A view from Gideon Spanier

News publishers must hold their noses and unite

The advertising crisis facing news journalism is finally making publishers think the unthinkable and consider collaborating on ad sales.

Alarm bells are ringing after a wave of job cuts at Telegraph Media Group, The Guardian and Vice, and a print revenue slump of 15% across the industry this year.

Campaign revealed last week that publishers, led by Trinity Mirror, are talking. Forming a joint venture or setting up a new company to pool ad sales are just two possibilities. However, there are huge obstacles in an industry full of egos. Most sales directors and chief revenues officers hate the idea of outsourcing their advertising to a rival. Several newspaper ad chiefs talk about "turkeys voting for Christmas". 

But, to use a different analogy, news publishers are fighting over a pie that keeps getting smaller and their reluctance to share is harming the industry.

TV and radio are examples of where consolidation of sales houses has led to fewer, stronger players sharing a growing pie. Newspaper groups don’t even have to seek alliances with each other. Imagine if, say, News UK teamed up with Sky – even if there are political reasons why that might be difficult.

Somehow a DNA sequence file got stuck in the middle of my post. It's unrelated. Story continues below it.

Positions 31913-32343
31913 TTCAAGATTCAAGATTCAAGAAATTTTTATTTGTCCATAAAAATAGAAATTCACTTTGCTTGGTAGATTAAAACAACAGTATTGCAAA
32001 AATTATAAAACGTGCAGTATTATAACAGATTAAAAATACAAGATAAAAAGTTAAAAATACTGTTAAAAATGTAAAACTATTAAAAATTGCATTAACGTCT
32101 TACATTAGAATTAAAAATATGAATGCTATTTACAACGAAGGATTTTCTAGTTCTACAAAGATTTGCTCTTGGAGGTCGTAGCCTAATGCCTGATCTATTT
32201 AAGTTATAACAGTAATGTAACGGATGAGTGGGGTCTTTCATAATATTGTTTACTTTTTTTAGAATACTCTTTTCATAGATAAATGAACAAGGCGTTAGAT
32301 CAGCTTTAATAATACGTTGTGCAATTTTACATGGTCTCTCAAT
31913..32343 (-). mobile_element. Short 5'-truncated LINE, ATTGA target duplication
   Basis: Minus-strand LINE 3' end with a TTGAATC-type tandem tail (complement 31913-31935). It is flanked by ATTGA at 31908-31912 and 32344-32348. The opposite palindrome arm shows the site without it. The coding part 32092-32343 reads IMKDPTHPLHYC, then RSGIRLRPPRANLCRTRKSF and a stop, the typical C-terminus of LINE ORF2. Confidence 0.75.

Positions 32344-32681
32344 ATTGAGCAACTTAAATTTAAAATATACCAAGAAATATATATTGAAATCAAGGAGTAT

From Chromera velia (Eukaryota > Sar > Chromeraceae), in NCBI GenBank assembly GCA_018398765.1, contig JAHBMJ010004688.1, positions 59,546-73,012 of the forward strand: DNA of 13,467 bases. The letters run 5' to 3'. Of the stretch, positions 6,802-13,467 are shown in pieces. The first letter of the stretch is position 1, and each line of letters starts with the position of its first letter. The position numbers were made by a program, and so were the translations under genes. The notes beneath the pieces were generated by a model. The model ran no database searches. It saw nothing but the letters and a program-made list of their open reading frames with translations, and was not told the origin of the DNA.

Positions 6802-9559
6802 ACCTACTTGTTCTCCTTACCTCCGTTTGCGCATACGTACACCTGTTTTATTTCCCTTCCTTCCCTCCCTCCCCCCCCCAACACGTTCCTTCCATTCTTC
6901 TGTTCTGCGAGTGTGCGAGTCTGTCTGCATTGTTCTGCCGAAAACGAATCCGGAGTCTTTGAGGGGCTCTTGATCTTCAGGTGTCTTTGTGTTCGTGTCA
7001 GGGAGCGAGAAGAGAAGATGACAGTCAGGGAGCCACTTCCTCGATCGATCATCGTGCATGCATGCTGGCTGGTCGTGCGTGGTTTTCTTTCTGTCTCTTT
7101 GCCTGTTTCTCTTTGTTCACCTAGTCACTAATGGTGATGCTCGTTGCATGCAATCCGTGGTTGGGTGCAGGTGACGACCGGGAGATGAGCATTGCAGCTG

What is clear is that many news publishers have made bad strategic mistakes. Relying on advertising and social media platforms to fund their digital ambitions and eschewing paywalls has proved costly.

The rhetoric about online is turning hostile amid a climate of doubt about ad-blocking, online fraud, viewability and ability to build brand fame. ITV, Sky and Pamco, the print measurement body, were among those suggesting there may be limits to the "online gold rush" at the Media360 conference.

Some publishers are angrier in private, accusing media agencies of shifting money out of newspapers and other traditional channels and into digital to make better margins and receive bigger rebates. "The idea that media planning is channel-neutral is a joke," one media owner says.

The suggestion that agency trading desks are buying chunks of online inventory and then reselling it to clients at undisclosed mark-ups is not new. But some insiders claim agencies are making up to 50% on inventory from some of the small, less savoury online vendors.

It’s a live issue when the Association of National Advertisers in the US is publishing its long-awaited report into media agency transparency that is expected to have ramifications in the UK. But solving transparency problems is another story.

News publishers need to help themselves by working together.